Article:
When comparing Solus vs Nix os , the Slant community recommends Nix os for most people. In the question“What is the best Linux distro for the most up-to-date packages?” Nix os is ranked 8th while Solus is ranked 14th. The most important reason people chose Nix os is:
It has all of hackage in it's package manager (which is confusingly named "nix" as well) due to being based around hashing and allowing you to compile in a sort of virtual machine (really just changing the PATH variable temporarily) it solves many of the versioning problems that you commonly have with cabal. Here's a tutorial (there's many others as well) http://www.cse.chalmers.se/~bernardy/nix.html. Also I should note that you can use the package manager a la carte on Mac and most any linux distro.
Ranked in these QuestionsQuestion Ranking
Pro Rolling release
Which means you don't have to suffer from version to version updates that can break it.
Pro Easy installation
The installation procedure for this distribution is quite simple. It's GUI based and all you have to do is to follow the instructions given by the installation window itself.
Pro Modern desktop environment
The default desktop environment used by Solus is called Budgie and is quite nice and minimalistic.
The system itself is very stable. All packages in the repository seem to be carefully picked, well prepared and run stable.
System boots quickly and stays responsive. Does what operating system should do, and does it really well.
Pro Most stable Rolling Release Distro
Pro Exclusively for desktop systems
Pro Great package management
The software center makes it really easy to install the latest software through Snappy and Flatpak. Including third party software.
Pro Rock-solid Distro
Very stable and well curated.
Pro Lightning fast boot time
Pro Seamless packages
It may not have the most obscure packages, but the packages it does have is a good number of everything a Linux user needs. Gamers, developers, desktop users, etc. all have the necessary packages and then some. The packages themselves are integrated perfectly and are very well updated.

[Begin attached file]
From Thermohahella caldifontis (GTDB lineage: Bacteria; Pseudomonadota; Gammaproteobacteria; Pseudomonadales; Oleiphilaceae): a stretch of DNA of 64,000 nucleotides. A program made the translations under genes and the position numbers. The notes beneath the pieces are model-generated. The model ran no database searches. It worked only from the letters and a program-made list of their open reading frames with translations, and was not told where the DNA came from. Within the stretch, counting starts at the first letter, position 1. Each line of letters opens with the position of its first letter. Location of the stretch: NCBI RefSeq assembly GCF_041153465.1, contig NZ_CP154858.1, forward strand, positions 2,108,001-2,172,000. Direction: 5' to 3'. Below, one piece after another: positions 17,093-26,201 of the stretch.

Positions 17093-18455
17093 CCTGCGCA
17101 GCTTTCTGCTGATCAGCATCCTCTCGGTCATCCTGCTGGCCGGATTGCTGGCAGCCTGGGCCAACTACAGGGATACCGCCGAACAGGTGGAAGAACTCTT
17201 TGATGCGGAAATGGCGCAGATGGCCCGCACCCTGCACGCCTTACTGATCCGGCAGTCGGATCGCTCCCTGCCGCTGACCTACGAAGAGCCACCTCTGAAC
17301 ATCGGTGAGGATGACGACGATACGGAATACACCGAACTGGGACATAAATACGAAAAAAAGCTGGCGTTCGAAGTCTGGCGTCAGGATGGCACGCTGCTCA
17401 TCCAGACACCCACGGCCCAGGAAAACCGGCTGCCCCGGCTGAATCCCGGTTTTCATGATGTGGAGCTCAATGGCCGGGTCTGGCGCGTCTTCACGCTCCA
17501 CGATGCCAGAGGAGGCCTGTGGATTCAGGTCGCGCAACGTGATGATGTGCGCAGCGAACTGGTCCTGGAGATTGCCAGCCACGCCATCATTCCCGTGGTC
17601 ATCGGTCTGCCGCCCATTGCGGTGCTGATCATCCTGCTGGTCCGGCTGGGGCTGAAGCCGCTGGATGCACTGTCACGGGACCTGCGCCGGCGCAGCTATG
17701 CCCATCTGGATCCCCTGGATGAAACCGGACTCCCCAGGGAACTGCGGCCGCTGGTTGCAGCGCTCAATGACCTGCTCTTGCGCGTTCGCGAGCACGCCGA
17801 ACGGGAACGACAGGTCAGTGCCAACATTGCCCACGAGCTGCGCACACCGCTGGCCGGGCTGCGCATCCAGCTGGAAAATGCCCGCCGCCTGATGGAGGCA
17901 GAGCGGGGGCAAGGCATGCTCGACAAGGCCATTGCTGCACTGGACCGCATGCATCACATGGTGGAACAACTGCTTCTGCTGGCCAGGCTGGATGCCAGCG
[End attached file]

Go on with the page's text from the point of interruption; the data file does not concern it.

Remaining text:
Pro Default experience is clean and easy
The default desktop experience on the Budgie version is very clean and streamlined. Although the Budgie DE isn't the most customisable, but it's customisable enough for me to recreate the desktop style of ElementaryOS with the dock and bar at the top.
Pro Friendly towards proprietary codecs, firmware and drivers
So you won't have to enable PPAs or extra repos for that.
Pro Well curated software
The software is well curated in the repos, you have access to flatpaks and snaps, so virtually, all the software you'll ever need is there for you.
Pro Friendly community
The only community who values the newcomers. Very helpful community.
Pro Built from scratch
Pro Great for Haskell development
It has all of hackage in it's package manager (which is confusingly named "nix" as well) due to being based around hashing and allowing you to compile in a sort of virtual machine (really just changing the PATH variable temporarily) it solves many of the versioning problems that you commonly have with cabal. Here's a tutorial (there's many others as well) http://www.cse.chalmers.se/~bernardy/nix.html.
Also I should note that you can use the package manager a la carte on Mac and most any linux distro.
Pro Upgrading the system is extremely reliable
Since NixOS stores all its packages in isolation from each other in
/nix/store and because of the declarative configuration model, upgrading NoxOS systems is extremely reliable. Furthermore, it gives you the ability to roll back upgrades.
Pro Extremely reproducible state of installation
Every package in your system is generated from a configuration file. This makes it very easy to reproduce that environment. Just copy the config file into a new machine and it's done.
Pro Versatile snapshot system
You can use and test snapshots without rebooting. Booting into snapshots or test configurations is possible without risking the system's stability.
Pro Has docker like system built in
Pro Allows parallel configurations for multiple projects
As everything is isolated, you can have on the same machine multiple configurations to meet project requirements that would be mutually exclusive on other OSes.
Con Not much software
There is not much software available.
Con Lack of software in repositories
There is a lack of software in the repositories. This is the only OS where I have had to build some applications from source or install from the app's site within the first month os usage. Though this is most likely because the distro is still relatively new.
Con There is often a black screen after update
Con An upgrade breaks the system quite often
Con Forums are not very friendly
Con No USB Image writer
Con The default desktop environment is not very customizable
Maybe because it's a relatively new project still in its infancy and this may be fixed in the future, but Budgie is not very customizable. You can only change the theme and wallpaper.
Con Slow development
Con Software a bit slower to launch than for other distributions
Con The configuration language is hard to figure out
For good reason. It's a purely functional language. However not even close to bash.